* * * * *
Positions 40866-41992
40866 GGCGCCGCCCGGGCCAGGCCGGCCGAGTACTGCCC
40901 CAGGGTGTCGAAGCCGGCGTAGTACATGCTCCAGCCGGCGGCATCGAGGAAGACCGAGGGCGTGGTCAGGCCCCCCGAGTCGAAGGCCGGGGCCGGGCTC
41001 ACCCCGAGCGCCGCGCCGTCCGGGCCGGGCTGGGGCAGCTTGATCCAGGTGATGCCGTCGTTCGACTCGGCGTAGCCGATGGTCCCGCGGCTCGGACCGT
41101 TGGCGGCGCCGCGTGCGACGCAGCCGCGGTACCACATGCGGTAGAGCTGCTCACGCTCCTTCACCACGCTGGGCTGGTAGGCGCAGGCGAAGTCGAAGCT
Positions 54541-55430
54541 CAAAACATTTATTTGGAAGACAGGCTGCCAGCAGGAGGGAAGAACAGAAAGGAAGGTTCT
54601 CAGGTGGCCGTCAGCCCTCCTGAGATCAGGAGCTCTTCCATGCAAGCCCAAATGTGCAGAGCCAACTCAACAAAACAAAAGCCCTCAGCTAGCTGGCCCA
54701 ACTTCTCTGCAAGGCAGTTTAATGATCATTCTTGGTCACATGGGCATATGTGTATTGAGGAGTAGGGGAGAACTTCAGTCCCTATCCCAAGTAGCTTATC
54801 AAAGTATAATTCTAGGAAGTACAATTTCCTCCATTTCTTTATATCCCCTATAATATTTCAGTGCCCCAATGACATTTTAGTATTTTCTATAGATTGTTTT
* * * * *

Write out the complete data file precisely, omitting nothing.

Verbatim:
Positions 40866-41992
40866 GGCGCCGCCCGGGCCAGGCCGGCCGAGTACTGCCC
40901 CAGGGTGTCGAAGCCGGCGTAGTACATGCTCCAGCCGGCGGCATCGAGGAAGACCGAGGGCGTGGTCAGGCCCCCCGAGTCGAAGGCCGGGGCCGGGCTC
41001 ACCCCGAGCGCCGCGCCGTCCGGGCCGGGCTGGGGCAGCTTGATCCAGGTGATGCCGTCGTTCGACTCGGCGTAGCCGATGGTCCCGCGGCTCGGACCGT
41101 TGGCGGCGCCGCGTGCGACGCAGCCGCGGTACCACATGCGGTAGAGCTGCTCACGCTCCTTCACCACGCTGGGCTGGTAGGCGCAGGCGAAGTCGAAGCT
Positions 54541-55430
54541 CAAAACATTTATTTGGAAGACAGGCTGCCAGCAGGAGGGAAGAACAGAAAGGAAGGTTCT
54601 CAGGTGGCCGTCAGCCCTCCTGAGATCAGGAGCTCTTCCATGCAAGCCCAAATGTGCAGAGCCAACTCAACAAAACAAAAGCCCTCAGCTAGCTGGCCCA
54701 ACTTCTCTGCAAGGCAGTTTAATGATCATTCTTGGTCACATGGGCATATGTGTATTGAGGAGTAGGGGAGAACTTCAGTCCCTATCCCAAGTAGCTTATC
54801 AAAGTATAATTCTAGGAAGTACAATTTCCTCCATTTCTTTATATCCCCTATAATATTTCAGTGCCCCAATGACATTTTAGTATTTTCTATAGATTGTTTT